I had two goals for myself this weekend: paint my toenails and write a blog post.
I'm happy to report that my toenails are a lovely shade of autumn red. Goal one...check!
As for the blog post....well, that hasn't been so easy. The more I have to say, the less time I have to say it.
Maybe I'll just stick to something simple today. Every once in a while I get to do something really cool like hang out with super-smart ladies, drink wine, and talk about books.
Yep, it's Book Club!
What I dearly love about book club (besides the wine and brilliant women) is that it compels me to read things that I normally would never have chosen for myself. And sometimes I'm actually excited by what I discover.
This time around, the selection was The Art of Fielding by Chad Harbach. Now, I'm not a sports enthusiast. I'm actually more of a sports un-enthusiast, if truth be told. But this novel ended up being about so much more than baseball - I grew really attached to the characters and started to really worry about them toward the end.
Here is Amazon.com's description of the novel:
"At Westish College, baseball star Henry Skrimshander seems destined for big league until a routine throw goes disastrously off course. In the aftermath of his error, the fates of five people are upended. Henry's fight against self-doubt threatens to ruin his future. College president Guert Affenlight has fallen unexpectedly and helplessly in love. Owen Dunne becomes caught up in a dangerous affair. Mike Schwartz realizes he has guided Henry's career at the expense of his own. And Pella Affenlight returns to Westish after escaping an ill-fated marriage, determined to start a new life.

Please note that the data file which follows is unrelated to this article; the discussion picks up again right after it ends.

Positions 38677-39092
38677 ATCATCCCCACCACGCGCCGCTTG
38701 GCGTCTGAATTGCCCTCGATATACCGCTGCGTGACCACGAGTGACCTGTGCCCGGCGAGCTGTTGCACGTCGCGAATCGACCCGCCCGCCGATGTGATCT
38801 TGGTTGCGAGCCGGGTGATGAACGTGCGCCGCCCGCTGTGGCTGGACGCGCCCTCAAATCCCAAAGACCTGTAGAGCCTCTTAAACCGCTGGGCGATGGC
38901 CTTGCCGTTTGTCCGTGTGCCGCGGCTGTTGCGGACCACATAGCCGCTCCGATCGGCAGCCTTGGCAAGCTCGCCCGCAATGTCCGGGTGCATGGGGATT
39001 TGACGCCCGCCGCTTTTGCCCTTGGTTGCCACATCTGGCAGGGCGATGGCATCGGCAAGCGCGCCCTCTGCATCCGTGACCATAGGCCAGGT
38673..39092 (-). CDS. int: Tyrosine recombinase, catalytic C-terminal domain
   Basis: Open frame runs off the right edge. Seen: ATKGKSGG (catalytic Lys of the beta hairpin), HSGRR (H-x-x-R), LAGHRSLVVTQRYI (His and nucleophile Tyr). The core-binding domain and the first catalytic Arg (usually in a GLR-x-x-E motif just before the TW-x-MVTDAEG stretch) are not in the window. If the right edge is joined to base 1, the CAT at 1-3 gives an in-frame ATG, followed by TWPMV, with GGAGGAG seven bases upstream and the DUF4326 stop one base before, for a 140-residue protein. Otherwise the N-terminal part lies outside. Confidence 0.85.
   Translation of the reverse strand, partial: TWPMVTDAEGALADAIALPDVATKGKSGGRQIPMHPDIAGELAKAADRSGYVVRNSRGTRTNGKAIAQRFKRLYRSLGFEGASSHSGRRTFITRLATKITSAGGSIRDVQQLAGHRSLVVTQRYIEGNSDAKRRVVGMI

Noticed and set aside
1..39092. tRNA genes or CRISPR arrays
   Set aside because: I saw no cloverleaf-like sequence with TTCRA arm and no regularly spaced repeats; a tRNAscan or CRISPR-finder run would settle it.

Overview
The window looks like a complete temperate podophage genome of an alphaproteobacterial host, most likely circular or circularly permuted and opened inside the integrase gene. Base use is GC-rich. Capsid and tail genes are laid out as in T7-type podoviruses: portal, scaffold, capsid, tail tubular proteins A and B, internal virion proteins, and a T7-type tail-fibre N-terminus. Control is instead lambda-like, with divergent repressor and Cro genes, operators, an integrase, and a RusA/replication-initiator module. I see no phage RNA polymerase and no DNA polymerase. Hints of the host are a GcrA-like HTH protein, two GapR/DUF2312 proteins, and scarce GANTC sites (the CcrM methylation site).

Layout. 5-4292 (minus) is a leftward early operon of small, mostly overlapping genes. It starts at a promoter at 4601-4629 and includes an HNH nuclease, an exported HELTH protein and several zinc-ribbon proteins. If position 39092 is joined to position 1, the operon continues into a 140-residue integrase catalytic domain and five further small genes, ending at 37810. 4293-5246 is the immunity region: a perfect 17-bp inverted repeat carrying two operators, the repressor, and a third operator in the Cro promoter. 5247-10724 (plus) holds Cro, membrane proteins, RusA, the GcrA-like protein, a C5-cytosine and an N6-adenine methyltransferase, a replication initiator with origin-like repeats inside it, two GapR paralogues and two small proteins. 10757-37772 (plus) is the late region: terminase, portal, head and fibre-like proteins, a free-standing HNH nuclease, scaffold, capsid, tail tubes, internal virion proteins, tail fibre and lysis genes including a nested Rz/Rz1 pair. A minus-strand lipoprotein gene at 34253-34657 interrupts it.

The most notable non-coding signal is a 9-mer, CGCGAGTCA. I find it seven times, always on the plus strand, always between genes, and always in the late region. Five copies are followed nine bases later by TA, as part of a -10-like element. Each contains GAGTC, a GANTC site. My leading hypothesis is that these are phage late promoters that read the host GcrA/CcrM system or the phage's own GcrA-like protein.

As the season counts down to its climactic final game, these five are forced to confront their deepest hopes, anxieties, and secrets. Written with boundless intelligence and filled with the tenderness of youth, "The Art of Fielding is mere baseball fiction the way Moby Dick is just a fish story" (Nicholas Dawidoff). It is an expansive, warmhearted novel about ambition and its limits, about family and friendship and love, and about commitment--to oneself and to others."
Pella Affenlight annoyed me, Owen Dunne delighted and amused me, and Mike Schwartz just about stole my heart. The Art of Fielding is SUCH a character-driven book, I couldn't help but love it. And my Book Club Bettys agreed: this one is a keeper!
Of course, book club is often more about getting together with friends, enjoying a delicious meal together and a glass of vino, and catching up on each other's lives than it is about the novel. But this time, at least for a little while, it was ALL about the book!
Stay tuned for our next book club selection: Edgar Sawtelle by
Today's Gratitude List:
- Lazy Sunday mornings
- Trail mix
- NPR podcasts
- Phone calls with my best friend